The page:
At least two people were killed and another 30 people were injured on Sunday after an explosion in a port city south of Shanghai, China knocked down several buildings, the Chinese government and media reports stated.
The blast occurred in Ningbo, one of China’s busiest ports, about 8:55 a.m., the official Xinhua News Agency and other outlets reported. The incident is still under investigation, but local firefighters located the origin of the explosion to a hole in the ground under a toilet. It’s also unclear if it happened inside a building, though China's official Xinhua News Agency claimed the explosion happened in a factory.
Two people were killed, the district office confirmed on its social media account. At least two of the 30 people hurt also suffered serious injuries. Many of those injured were taken to a nearby hospital, according to Huanqiu.com, a website operated by the Global Times newspaper. Further details on the two people killed and those injured were not immediately available.
Photos posted on local news sites showed an injured woman being carried away on a man's back and what appeared to be the body of man lying in the debris of a wrecked building. The explosion also knocked down nearby residential buildings that were vacant and in the process of being demolished, according to Huanqiu.com. But some people may have been in the area collecting scrap for recycling, the site added. Another video showed a white cloud of smoke pluming into the air while broken glass on the ground was seen in pictures.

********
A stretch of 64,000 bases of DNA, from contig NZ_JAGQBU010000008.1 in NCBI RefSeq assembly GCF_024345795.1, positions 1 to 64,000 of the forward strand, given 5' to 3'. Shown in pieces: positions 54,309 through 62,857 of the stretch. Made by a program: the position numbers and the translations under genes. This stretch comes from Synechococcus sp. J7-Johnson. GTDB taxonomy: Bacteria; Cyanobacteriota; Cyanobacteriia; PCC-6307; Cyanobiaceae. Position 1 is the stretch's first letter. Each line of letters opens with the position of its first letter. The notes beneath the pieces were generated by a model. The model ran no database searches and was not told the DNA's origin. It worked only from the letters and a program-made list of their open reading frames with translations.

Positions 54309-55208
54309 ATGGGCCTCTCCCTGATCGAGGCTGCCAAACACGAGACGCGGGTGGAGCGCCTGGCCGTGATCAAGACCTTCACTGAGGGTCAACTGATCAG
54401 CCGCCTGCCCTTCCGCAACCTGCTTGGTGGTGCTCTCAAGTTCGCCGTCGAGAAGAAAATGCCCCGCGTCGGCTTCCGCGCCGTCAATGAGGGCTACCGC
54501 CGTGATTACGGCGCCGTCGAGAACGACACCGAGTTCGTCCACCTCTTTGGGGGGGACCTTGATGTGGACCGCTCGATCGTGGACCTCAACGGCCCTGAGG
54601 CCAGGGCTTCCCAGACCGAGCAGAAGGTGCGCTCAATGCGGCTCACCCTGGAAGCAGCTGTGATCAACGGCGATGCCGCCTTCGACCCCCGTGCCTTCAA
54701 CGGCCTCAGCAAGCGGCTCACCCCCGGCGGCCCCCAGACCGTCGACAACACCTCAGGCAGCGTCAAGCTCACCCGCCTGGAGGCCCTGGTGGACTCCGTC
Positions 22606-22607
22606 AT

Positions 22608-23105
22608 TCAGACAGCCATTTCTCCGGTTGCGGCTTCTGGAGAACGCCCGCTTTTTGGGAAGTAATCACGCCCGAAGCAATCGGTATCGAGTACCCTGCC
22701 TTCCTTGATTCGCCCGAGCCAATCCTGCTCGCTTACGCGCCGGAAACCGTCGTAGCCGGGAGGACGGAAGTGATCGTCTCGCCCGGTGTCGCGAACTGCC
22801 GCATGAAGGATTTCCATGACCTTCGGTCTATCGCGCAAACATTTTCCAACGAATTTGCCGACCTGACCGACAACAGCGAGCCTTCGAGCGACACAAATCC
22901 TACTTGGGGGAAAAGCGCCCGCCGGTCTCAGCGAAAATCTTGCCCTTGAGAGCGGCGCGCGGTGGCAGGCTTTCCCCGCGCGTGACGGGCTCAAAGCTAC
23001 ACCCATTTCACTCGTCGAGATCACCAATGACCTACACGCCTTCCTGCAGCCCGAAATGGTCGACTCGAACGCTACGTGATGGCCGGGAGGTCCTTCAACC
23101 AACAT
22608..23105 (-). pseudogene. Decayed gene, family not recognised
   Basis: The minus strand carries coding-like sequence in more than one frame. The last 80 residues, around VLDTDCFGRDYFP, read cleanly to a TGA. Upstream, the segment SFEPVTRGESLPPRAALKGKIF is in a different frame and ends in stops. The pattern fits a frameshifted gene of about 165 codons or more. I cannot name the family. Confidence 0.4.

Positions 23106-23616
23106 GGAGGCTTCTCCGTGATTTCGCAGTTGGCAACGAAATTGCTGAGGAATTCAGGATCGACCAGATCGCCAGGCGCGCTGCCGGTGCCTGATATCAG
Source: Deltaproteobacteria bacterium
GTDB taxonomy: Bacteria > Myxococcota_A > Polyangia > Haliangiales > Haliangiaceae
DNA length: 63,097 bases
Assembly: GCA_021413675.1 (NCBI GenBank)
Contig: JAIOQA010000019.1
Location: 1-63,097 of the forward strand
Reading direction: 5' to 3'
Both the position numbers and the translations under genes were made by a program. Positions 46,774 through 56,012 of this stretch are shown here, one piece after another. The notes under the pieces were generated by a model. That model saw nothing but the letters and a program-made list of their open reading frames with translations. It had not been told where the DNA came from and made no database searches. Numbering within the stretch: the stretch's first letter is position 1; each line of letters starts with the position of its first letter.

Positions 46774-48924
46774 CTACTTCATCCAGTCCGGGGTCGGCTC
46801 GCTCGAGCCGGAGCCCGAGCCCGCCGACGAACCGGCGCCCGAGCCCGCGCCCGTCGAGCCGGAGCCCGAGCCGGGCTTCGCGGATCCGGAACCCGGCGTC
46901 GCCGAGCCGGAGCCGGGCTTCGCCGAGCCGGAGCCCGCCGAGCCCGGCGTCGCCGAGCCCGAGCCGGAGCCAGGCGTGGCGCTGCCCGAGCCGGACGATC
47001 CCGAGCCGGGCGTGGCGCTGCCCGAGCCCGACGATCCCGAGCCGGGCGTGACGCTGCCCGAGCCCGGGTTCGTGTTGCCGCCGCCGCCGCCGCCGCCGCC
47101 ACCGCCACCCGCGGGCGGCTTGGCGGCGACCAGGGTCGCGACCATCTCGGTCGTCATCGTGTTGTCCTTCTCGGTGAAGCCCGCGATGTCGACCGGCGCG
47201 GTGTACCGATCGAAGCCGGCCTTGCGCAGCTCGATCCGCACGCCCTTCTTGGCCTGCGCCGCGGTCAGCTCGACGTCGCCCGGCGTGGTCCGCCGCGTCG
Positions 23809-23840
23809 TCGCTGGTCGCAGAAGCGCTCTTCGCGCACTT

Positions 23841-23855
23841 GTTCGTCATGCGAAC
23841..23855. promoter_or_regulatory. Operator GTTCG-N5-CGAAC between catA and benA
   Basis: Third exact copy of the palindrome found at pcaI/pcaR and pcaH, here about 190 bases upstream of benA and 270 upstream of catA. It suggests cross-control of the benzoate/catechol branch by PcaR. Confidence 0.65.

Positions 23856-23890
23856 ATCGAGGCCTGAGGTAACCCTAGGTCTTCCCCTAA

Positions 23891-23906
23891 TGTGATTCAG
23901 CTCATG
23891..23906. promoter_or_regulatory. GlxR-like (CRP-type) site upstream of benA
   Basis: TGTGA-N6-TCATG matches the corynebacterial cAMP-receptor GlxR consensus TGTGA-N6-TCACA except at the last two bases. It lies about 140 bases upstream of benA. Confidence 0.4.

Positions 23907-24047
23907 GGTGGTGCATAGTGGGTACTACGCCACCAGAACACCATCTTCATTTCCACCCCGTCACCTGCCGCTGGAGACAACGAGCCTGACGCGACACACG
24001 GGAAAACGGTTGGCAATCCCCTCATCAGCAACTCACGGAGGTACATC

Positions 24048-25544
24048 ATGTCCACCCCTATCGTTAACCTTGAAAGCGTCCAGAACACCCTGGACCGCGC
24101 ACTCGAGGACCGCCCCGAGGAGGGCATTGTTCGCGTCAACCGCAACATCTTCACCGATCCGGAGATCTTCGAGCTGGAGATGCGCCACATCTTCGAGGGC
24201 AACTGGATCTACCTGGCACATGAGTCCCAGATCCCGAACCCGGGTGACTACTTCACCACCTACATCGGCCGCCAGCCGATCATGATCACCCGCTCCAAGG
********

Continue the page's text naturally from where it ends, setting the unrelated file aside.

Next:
Onlookers said damage to a gas pipe during demolition work might have been the cause. However, the Ningbo gas company told China Youth Daily there were no gas lines in the vicinity.
China has a history of deadly fires and industrial accidents that have often been the result of negligence. In 2015, improperly stored chemicals were to blame for an explosion that killed at least 173 people in Tianjin, a port east of Beijing.
Authorities have increased safety measures, resulting in some success, but companies are struggling to keep up with the rapid pace of industrial growth and often end up cutting corners.
The Associated Press contributed to this report.